Stories by Kayode Tokede
The Central Bank of Nigeria (CBN) has disclosed that 64 per cent or 46.1 million bank customers’ accounts have been linked to Bank Verification Number (BVN) as at June 30, 2018.
The apex bank stated that Nigerian banks have 71.8 million active customers’ accounts as at June 2018.
To address this challenge and complement the existing means of identification of customers, which include: the Driver’s License; the International Passport; the National Identity Card; and the Permanent Voter Card; the CBN, in collaboration with the Bankers’ Committee, launched the Bank Verification Number (BVN) Project in February 2014.
CBN in its economic report for the first half of 2018 noted that fraud and forgery cases reported by banks hit 20,768 in half year of 2018 from 16,762 fraud and forgery cases reported in 2017.
The CBN fraud and forgery (attempted and successful) was valued at N19.77 billion.
The report by CBN stated that fraud and forgery incidents were perpetrated by both bank staff and non-bank culprits.
“The cases involved armed robbery attacks, fraudulent ATM withdrawals, defalcation, illegal funds transfer, pilfering of cash, stealing, suppression and conversion of customers’ deposits,” the report by CBN explained.
According to the report, it received 1,439 complaints from consumers of financial services in the first half of 2018, compared with the 1,141 in the corresponding period of 2017.
“The complaints were, mainly, in respect of excess charges, frauds, dishonoured guarantees and unauthorised deductions/ transfers, among others. A total of 2,451 complaints, including those outstanding from 2017, were resolved in the review period, compared with 1,270 complaints resolved in the corresponding period of 2017.
“Total claims in the review period in local and foreign currencies amounted to N20.5 billion, $163,479.00, £2,889.98 and €32.82, compared with N14.72 billion, US$2.42 million and €6,940.00, in the corresponding period of 2017.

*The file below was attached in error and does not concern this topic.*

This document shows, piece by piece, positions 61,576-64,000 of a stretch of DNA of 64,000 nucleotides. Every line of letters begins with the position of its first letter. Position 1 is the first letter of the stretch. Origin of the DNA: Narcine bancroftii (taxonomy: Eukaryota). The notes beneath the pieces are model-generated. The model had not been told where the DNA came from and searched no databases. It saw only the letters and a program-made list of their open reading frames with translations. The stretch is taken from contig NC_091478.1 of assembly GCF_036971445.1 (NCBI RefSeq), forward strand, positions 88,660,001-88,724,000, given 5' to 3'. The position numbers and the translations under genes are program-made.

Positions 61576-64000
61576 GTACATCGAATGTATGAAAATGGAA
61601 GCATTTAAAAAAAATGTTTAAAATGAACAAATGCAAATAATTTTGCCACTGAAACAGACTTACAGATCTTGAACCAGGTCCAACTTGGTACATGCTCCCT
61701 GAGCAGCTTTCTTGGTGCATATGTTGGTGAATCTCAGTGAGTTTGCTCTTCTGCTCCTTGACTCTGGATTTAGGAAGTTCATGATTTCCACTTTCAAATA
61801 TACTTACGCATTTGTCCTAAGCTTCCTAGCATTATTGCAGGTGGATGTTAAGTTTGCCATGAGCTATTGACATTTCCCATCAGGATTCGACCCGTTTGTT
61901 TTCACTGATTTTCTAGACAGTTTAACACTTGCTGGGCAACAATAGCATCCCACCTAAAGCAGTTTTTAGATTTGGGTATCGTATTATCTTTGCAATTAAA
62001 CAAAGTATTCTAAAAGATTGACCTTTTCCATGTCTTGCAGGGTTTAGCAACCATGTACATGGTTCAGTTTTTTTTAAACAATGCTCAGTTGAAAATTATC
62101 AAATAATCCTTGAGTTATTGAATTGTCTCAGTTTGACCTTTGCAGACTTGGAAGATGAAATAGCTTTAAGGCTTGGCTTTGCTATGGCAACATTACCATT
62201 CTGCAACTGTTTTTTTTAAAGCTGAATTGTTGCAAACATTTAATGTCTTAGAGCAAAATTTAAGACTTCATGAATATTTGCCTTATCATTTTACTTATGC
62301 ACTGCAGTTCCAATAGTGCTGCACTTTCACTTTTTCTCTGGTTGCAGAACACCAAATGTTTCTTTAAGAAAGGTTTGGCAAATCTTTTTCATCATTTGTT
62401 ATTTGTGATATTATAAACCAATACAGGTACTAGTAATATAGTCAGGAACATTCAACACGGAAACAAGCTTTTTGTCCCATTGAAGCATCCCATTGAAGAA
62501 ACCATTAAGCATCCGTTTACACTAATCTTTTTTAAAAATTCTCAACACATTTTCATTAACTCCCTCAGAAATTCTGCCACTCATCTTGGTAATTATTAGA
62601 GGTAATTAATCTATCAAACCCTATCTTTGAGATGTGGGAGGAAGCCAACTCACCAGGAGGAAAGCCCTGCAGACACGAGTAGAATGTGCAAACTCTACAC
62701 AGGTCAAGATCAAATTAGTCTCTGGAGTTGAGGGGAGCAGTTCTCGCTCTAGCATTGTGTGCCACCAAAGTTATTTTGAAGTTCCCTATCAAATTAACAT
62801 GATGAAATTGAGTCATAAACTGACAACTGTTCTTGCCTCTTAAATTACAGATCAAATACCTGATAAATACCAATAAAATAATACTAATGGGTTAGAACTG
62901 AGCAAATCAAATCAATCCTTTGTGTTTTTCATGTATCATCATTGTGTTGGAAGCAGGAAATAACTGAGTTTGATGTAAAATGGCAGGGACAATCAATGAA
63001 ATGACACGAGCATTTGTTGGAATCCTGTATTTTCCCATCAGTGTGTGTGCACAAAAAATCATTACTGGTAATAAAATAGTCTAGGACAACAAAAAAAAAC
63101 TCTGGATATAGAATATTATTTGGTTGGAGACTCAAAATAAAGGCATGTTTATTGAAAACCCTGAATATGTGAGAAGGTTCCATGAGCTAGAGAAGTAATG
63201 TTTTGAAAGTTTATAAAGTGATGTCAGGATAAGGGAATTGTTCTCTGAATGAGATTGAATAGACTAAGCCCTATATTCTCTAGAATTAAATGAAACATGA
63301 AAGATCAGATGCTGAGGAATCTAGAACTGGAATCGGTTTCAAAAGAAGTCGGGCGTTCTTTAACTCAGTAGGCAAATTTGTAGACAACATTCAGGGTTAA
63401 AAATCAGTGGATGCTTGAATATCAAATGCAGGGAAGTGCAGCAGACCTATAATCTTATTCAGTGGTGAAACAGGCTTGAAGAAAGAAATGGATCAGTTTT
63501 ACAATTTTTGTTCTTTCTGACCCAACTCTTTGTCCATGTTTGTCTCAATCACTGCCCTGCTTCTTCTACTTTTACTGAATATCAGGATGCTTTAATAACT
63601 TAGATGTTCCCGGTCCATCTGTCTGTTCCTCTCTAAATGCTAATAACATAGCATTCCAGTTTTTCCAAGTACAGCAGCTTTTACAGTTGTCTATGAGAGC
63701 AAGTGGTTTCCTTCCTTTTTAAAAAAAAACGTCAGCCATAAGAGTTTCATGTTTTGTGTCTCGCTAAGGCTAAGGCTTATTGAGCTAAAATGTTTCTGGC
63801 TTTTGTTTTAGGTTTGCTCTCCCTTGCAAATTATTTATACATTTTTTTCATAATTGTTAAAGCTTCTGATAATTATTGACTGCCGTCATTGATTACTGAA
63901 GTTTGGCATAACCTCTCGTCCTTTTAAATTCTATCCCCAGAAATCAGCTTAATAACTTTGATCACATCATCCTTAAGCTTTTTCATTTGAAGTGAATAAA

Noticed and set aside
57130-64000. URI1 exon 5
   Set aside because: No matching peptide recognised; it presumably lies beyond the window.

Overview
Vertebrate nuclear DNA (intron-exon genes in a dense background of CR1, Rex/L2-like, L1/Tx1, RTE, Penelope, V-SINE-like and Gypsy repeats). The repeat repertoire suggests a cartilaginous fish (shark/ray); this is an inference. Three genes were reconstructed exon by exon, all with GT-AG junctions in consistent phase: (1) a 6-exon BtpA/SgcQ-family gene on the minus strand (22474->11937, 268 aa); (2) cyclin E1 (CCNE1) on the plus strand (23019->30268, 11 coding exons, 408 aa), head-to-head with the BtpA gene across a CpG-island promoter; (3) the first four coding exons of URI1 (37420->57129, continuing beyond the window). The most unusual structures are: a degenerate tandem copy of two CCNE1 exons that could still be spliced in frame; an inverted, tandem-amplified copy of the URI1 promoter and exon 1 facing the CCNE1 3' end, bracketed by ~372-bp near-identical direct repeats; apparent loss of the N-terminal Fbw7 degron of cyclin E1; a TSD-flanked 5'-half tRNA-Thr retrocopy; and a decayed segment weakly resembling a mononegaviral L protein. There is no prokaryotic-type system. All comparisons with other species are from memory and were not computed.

“The sum of N6.80 billion, $119,349, £2,889.98 and €32.82 were refunded by financial institutions to their customers, compared with the sum of N7.21 billion, $2.40 million and €6,940.00, refunded in the corresponding period of 2017.”
The report explained further that aggregate foreign exchange supply by the Bank to the inter-bank and Bureau De Exchange (BDC) segments amounted to $3.20 billion and $3.17 billion in the review period, respectively, compared with $4.01 billion and $1.20 billion, in the corresponding period of 2017.
The half year report stated that, “This showed a decrease of 20.2 per cent in total sales to the interbank, but an increase of 163.4 per cent to the BDC segment, relative to the levels in the corresponding period of 2017. The significant increase in BDC sales, reflected the Bank’s policy to increase the supply of foreign exchange to small end-users.”
The report disclosed that $65.84 billion was the aggregate foreign exchange inflow into the economy in the first half of 2018.
This, according to CBN indicates an increase of 15.4 and 87.9 per cent above the levels in the second and first halves of 2017, respectively. Of the total, inflow through autonomous sources accounted for 53.6 per cent, while that through the CBN accounted for 46.4 per cent.
The report on foreign exchange inflow stated that, “Foreign exchange inflow through autonomous sources, at $35.30 billion in the first half of 2018, increased by 14.5 and 85.7 per cent, compared with $30.84 billion and $19.01 billion, respectively, in the second and first halves of 2017. The increase was driven, largely, by improvement in non-oil export receipts and invisible purchases, above their levels in the preceding and corresponding period of 2017.
”Foreign exchange inflow through the CBN amounted to $30.54 billion, an increase of 16.4 and 90.6 per cent, above the levels in the second and first halves of 2017.
“A further analysis of foreign exchange inflow through the Bank, indicated that crude oil receipts, at $7.13 billion, rose by 20.0 and 60.7 per cent, respectively, over the levels in the second and first halves of 2017.
“Non-oil receipts through the Bank increased by 15.4 and 102.0 per cent to $23.41 billion, above the respective levels in the preceding and the corresponding period of 2017. The development was due, largely, to: increase in proceeds from government debt instruments at US$2.50 billion; interbank swaps, $3.33 billion; and foreign exchange purchases, $7.16 billion.”